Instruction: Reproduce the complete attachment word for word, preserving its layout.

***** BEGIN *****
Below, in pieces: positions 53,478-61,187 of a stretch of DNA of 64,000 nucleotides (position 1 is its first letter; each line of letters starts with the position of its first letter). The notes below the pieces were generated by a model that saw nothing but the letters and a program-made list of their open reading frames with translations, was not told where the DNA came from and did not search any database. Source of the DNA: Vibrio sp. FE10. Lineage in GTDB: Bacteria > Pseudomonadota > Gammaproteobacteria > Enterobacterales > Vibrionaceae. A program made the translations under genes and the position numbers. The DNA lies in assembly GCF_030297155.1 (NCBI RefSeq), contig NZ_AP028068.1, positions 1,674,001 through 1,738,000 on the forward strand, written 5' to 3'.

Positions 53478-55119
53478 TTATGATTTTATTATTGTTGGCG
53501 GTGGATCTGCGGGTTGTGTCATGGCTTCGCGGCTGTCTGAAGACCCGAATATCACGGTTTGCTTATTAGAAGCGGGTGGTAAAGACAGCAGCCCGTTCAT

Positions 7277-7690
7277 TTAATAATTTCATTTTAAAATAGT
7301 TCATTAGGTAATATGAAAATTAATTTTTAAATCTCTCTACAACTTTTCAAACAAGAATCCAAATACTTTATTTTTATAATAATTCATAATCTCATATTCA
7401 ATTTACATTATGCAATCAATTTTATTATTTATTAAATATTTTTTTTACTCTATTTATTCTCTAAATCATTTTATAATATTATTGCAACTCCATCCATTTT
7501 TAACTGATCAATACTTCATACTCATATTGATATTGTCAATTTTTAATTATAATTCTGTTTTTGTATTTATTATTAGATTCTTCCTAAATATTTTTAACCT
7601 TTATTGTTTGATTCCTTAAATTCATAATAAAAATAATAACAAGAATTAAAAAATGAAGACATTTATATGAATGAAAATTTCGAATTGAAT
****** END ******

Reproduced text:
Below, in pieces: positions 53,478-61,187 of a stretch of DNA of 64,000 nucleotides (position 1 is its first letter; each line of letters starts with the position of its first letter). The notes below the pieces were generated by a model that saw nothing but the letters and a program-made list of their open reading frames with translations, was not told where the DNA came from and did not search any database. Source of the DNA: Vibrio sp. FE10. Lineage in GTDB: Bacteria > Pseudomonadota > Gammaproteobacteria > Enterobacterales > Vibrionaceae. A program made the translations under genes and the position numbers. The DNA lies in assembly GCF_030297155.1 (NCBI RefSeq), contig NZ_AP028068.1, positions 1,674,001 through 1,738,000 on the forward strand, written 5' to 3'.

Positions 53478-55119
53478 TTATGATTTTATTATTGTTGGCG
53501 GTGGATCTGCGGGTTGTGTCATGGCTTCGCGGCTGTCTGAAGACCCGAATATCACGGTTTGCTTATTAGAAGCGGGTGGTAAAGACAGCAGCCCGTTCAT

Positions 7277-7690
7277 TTAATAATTTCATTTTAAAATAGT
7301 TCATTAGGTAATATGAAAATTAATTTTTAAATCTCTCTACAACTTTTCAAACAAGAATCCAAATACTTTATTTTTATAATAATTCATAATCTCATATTCA
7401 ATTTACATTATGCAATCAATTTTATTATTTATTAAATATTTTTTTTACTCTATTTATTCTCTAAATCATTTTATAATATTATTGCAACTCCATCCATTTT
7501 TAACTGATCAATACTTCATACTCATATTGATATTGTCAATTTTTAATTATAATTCTGTTTTTGTATTTATTATTAGATTCTTCCTAAATATTTTTAACCT
7601 TTATTGTTTGATTCCTTAAATTCATAATAAAAATAATAACAAGAATTAAAAAATGAAGACATTTATATGAATGAAAATTTCGAATTGAAT